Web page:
- More than 150 CEOs have signed the CEO Action for Diversity & Inclusion, "the largest CEO-driven business commitment to advance diversity and inclusion in the workplace," according to a news release.
- The CEOs pledged to cultivate workplaces that welcome diverse perspectives and experiences, encourage employees to discuss diversity and inclusion and foster conversation about both successful and unsuccessful diversity and inclusion practices.
- The organization's press release cites a 2017 report finding that more than two-thirds of employees were uncomfortable discussing race relations, with 29% feeling it was never acceptable to speak about experiences of race-based bias at their companies.
It appears employers run into problems when their diversity and inclusion initiatives aren't properly executed. As an example, an all-female spacewalk at the International Space Station was canceled earlier this year because NASA didn't have enough spacesuits in the correct size.
Sometimes an initiative's effect on the intended group isn't adequately thought out, experts told HR Dive after NASA's spacesuit incident. NASA isn't the only organization to have such a problem; some companies gave women the day off for International Women's Day — an event meant to get women a seat at the table, not to remove them from the workplace entirely. Another company made a special effort to hire people with hearing impairments without considering how its meeting style, which utilized a lot of stand-up meetings and video calls, would make it challenging for them to participate.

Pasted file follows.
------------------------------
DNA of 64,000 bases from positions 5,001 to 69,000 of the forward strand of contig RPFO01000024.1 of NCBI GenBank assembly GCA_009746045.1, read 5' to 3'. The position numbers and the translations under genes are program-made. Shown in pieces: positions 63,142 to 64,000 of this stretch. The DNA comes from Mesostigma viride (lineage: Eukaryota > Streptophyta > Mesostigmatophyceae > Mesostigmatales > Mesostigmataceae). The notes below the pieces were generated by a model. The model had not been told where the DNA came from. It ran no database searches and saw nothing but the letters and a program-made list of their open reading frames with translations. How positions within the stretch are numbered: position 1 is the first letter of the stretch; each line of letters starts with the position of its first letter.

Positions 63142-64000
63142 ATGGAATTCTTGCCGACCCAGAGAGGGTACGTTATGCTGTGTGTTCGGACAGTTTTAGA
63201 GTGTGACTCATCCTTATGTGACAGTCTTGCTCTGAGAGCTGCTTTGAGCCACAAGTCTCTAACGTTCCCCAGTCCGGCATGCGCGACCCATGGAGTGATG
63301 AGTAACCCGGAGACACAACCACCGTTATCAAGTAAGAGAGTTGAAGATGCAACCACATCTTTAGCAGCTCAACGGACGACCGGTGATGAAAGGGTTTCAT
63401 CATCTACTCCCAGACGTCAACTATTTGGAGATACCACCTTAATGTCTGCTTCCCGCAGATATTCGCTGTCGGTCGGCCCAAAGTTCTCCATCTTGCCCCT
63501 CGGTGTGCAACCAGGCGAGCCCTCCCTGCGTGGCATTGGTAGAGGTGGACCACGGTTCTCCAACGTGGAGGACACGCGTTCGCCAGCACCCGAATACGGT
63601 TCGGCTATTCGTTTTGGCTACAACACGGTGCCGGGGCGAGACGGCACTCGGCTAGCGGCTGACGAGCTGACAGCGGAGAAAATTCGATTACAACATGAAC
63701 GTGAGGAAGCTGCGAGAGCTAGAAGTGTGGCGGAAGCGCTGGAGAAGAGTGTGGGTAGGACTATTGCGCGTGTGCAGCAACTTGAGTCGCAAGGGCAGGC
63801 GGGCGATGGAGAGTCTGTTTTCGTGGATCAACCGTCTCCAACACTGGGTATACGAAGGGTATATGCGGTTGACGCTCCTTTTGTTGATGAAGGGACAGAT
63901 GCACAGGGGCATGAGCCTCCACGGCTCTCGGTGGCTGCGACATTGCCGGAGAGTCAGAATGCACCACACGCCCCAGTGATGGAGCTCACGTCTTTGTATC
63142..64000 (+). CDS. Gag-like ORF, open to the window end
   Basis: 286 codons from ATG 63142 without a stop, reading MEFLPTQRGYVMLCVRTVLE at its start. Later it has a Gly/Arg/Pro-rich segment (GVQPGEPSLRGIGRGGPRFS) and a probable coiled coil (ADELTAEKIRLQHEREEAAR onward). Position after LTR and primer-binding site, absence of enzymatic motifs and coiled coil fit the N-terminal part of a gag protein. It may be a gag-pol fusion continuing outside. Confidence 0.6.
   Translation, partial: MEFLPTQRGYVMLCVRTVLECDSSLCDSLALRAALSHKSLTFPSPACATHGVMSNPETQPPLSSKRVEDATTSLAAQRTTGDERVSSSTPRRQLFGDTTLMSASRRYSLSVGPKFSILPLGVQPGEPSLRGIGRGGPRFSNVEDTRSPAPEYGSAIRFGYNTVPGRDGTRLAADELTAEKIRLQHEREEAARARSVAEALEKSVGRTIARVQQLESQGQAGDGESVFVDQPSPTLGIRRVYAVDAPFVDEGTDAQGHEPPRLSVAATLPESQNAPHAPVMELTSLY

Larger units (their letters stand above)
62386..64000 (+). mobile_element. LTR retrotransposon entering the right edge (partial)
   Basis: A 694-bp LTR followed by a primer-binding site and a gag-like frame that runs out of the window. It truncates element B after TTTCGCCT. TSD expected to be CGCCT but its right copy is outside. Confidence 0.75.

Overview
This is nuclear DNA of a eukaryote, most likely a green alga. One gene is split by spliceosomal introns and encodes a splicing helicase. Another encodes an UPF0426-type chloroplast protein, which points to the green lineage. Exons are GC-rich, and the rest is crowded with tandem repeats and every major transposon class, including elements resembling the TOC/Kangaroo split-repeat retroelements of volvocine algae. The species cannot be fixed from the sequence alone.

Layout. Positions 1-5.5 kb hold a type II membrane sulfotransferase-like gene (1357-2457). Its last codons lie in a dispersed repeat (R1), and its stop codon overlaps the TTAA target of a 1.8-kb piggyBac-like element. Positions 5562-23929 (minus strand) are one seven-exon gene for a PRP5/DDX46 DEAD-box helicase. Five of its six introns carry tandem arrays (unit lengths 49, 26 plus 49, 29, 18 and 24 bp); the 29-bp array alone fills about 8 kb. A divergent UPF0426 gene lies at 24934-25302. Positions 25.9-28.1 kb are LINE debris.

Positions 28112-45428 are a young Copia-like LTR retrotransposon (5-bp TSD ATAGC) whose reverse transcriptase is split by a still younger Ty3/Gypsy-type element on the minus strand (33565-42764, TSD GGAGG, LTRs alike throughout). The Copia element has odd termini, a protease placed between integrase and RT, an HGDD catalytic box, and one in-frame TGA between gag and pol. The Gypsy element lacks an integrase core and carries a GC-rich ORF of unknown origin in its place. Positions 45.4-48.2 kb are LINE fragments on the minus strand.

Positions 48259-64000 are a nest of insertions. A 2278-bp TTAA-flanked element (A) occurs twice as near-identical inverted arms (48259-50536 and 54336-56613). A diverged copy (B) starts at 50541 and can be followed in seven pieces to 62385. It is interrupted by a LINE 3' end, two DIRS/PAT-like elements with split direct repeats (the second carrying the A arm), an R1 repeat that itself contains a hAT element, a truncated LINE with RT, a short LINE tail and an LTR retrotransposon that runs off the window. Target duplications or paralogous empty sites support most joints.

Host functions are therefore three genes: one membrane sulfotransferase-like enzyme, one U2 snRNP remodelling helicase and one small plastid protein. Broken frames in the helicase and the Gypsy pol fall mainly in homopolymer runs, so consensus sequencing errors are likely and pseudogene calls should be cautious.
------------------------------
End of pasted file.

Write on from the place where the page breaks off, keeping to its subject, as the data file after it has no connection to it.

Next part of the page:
Diversity can improve both innovation and revenue, according to recent research, but only when companies are fully invested in the efforts. If members of a team don't feel they belong, or that their viewpoints are not valued, the team is diverse in name only. In fact, businesses must deliberately create an environment where differences, talents and perspectives are maximized in order to create high-performing teams, Ken Bouyer, director of inclusiveness recruiting at Ernst & Young Americas, previously told HR Dive.
Full buy-in from leadership may also increase the success of D&I programs. A recent Pew Research Center survey found that most Americans say it is at least somewhat important for companies to promote diversity in their workplaces, but are against taking race and ethnicity into account during hiring and promotion decisions.